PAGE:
Today we’d like to introduce you to Chrissy Reynolds.
Chrissy, let’s start with your story. We’d love to hear how you got started and how the journey has been so far.
I made the decision to major in dance at the college level after I took classes throughout my childhood. My parents were horrified and I’m sure my mom regretted that fateful day she took her 3-year-old daughter to dance class at the VFW. I was accepted into the BFA program at Emerson College in Boston. It was there I was exposed to modern dance and the new idea to my 18-year-old self that dance and choreography was an intimate and personal expression. Even though I had danced throughout my childhood I did not have any experience with choreography. At Emerson College (under the direction of Janet Taisey Craft and with wonderful faculty like Tommy Neblett) I was on my way to finding a choreographic voice. Choreography became more of a passion for me than performing. When I graduated I started a fledgling modern company in the city and we did a bit of performing in Cambridge, Boston and California. It was not paying the bills, however. After selling my soul to a telecommunications company working as an administrative assistant I decided to teach. A friend told me about a studio in Ashland, Massachusetts that was looking for a jazz teacher and I remember thinking – where is Ashland? After a steep and quick learning curve on time management in a classroom, I started connecting with the students. I loved the relationships with the dancers and fellow teachers. I was surrounded by people who loved what I loved. I still had the creative freedom I enjoyed with choreography. What started as teaching one day a week turned into 6 days a week. I created The Movement Project Performance Company a few years after I began teaching full-time. This company was a way for students who were serious about making dance their primary extra-curricular activity to explore it in a deeper, more meaningful way. Five years ago I purchased the studio from the founder Annemarie Fairhurst. I’m still figuring out the best way to wear the business owner hat. I love the new challenge it provides me. There are times I wish I could hide in the comfort of the studio however – teaching class and connecting with the students I love. Most days I enjoy both. Being able to steer the studio in the direction I want it to go is exciting.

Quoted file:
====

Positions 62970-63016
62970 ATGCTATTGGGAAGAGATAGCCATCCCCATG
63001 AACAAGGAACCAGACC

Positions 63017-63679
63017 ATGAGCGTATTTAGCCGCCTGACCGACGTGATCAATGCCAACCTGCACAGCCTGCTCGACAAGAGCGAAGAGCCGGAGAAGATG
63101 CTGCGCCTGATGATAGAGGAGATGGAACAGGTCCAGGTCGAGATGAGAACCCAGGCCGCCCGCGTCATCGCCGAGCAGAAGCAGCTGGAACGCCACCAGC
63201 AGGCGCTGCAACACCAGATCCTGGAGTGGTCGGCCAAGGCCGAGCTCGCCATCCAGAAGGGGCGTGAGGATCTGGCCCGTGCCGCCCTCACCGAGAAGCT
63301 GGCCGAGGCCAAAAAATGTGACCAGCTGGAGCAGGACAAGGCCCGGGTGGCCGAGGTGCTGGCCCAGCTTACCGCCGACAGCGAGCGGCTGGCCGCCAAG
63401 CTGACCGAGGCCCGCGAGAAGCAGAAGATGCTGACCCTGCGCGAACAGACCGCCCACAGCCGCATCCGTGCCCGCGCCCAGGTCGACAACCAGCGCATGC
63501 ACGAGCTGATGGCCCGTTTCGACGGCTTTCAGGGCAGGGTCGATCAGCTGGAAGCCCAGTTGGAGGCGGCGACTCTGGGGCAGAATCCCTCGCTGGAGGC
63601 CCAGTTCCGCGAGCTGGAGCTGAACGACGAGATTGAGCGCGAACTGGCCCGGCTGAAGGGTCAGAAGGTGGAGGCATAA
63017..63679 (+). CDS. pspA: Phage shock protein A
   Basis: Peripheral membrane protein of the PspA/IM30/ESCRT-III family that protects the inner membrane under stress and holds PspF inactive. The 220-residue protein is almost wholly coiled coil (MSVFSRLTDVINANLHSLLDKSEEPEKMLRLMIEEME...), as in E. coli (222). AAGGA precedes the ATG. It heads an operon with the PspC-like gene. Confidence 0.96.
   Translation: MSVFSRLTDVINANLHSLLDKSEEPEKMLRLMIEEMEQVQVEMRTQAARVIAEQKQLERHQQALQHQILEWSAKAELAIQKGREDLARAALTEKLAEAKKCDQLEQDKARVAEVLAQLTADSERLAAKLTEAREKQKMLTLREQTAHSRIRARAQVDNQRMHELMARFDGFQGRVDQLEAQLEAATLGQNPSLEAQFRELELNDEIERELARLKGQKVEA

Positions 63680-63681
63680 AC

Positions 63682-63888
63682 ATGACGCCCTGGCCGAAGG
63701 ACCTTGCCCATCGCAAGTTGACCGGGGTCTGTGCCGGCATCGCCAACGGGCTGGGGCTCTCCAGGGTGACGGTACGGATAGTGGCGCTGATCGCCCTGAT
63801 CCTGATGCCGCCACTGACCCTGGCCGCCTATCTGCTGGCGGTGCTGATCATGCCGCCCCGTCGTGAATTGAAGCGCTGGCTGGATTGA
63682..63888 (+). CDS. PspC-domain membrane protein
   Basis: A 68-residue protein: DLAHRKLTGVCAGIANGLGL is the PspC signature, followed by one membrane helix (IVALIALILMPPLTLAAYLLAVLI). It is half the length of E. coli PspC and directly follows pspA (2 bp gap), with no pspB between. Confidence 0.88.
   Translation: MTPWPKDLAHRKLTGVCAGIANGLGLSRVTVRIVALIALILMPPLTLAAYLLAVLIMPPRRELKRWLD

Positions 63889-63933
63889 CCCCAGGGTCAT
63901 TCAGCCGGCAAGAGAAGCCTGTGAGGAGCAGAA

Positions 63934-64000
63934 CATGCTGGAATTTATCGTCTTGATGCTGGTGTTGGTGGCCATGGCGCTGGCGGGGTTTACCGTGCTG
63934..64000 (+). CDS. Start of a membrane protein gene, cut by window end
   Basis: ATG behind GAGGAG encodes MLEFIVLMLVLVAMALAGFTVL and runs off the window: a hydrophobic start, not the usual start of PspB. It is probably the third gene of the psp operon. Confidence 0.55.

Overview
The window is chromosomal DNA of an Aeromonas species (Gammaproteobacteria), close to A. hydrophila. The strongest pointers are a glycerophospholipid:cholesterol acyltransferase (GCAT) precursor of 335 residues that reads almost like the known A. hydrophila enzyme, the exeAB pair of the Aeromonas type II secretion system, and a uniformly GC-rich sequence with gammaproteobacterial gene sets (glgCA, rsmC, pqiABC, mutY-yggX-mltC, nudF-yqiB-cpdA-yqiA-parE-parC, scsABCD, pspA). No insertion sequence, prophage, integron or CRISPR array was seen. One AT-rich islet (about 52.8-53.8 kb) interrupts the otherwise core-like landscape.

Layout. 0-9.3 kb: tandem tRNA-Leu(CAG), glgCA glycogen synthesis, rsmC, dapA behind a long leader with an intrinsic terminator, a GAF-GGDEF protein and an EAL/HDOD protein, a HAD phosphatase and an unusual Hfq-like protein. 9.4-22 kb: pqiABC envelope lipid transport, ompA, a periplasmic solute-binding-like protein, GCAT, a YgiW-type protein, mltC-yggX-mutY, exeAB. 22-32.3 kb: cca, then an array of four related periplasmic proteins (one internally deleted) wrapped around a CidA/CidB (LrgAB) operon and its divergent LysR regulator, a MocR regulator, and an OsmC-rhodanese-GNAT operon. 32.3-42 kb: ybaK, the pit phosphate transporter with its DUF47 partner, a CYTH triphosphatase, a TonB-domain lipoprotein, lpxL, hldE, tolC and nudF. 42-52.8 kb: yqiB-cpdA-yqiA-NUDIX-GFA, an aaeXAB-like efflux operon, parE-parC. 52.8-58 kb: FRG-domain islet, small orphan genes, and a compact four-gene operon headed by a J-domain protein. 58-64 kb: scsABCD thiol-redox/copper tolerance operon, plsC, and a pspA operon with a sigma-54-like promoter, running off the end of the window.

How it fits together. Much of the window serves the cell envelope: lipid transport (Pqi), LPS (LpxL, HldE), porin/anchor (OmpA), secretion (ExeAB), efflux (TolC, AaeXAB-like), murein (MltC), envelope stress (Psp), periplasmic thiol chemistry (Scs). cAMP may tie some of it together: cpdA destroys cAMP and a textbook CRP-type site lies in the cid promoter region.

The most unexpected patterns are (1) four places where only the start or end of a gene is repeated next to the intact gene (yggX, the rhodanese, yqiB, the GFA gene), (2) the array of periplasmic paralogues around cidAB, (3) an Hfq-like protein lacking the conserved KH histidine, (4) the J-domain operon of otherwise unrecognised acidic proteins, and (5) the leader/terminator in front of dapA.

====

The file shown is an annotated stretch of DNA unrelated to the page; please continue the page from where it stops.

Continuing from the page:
Overall, has it been relatively smooth? If not, what were some of the struggles along the way?
I think a career in the arts is never a smooth road. People underestimate the amount of work it takes to do it successfully. When you are passionate about your work it is hard to separate yourself at the end of the day. I have strong opinions about the value people place on the arts in our country verse something socially accepted like sports. I would love to see the arts on an equal playing field. There is also is a lot of self-criticism when it comes to dance (and possibly all the arts). I always feel like I could do better. Be better. Work harder. It’s hard to know when you should be cutting yourself a little slack and when the criticism is deserved. I am my best and worst self through the lens of dance.
Alright – so let’s talk business. Tell us about Annemarie’s Dance Centre – what should we know?
Annemarie’s Dance Centre has been a local business staple in the metro-west area for 40 years. We have seen thousands of dance students through the studios of our dance center. As a general rule, the studio tends to shy away from fads and trends in dance. We focus on quality, consistent dance education in ballet, modern, jazz, tap, musical theatre jazz, pre-pointe and pointe (for students who qualify) and hip hop. Instead of competing with our students we offer students an opportunity to audition for our performance company. The studio focuses on community performance and involvement. The creativity of our faculty and staff is what sets us apart. I do believe we have the dance dream team. I am most proud of the fact that our students are performing age appropriate, interesting, creative and unique choreography. I am equally as proud of the fact that we have so many students that grow up at and with the studio – 10 and 15-year dance students that we have the pleasure of getting to know. Ones that consider us family.
Any shoutouts? Who else deserves credit in this story – who has played a meaningful role?
Annemarie Fairhurst was the founder of Annemarie’s Dance Centre and she has been a fantastic mentor for me both when I worked under her and even now that I am the owner. Tommy Neblett of Prometheus Dance was instrumental in helping me accept my choreographic voice. Janet Taisey Craft of The Ipswich Moving Company was my main influence throughout my college years. She taught me to stand up for what I believe even if I am the only voice in the room. All of the teachers at the studio now inspire me in different but equal ways.
- Address: 111 Cherry Street
- Website: annemariesdance.org
- Phone: 5088815109
- Email: firstname.lastname@example.org
- Instagram: @annemariesdance
- Facebook: https://www.facebook.com/annemariesdancecentre/?ref=settings
Photographers Paul Vicario (owner shot) and Bradley Rhoton (stage pictures)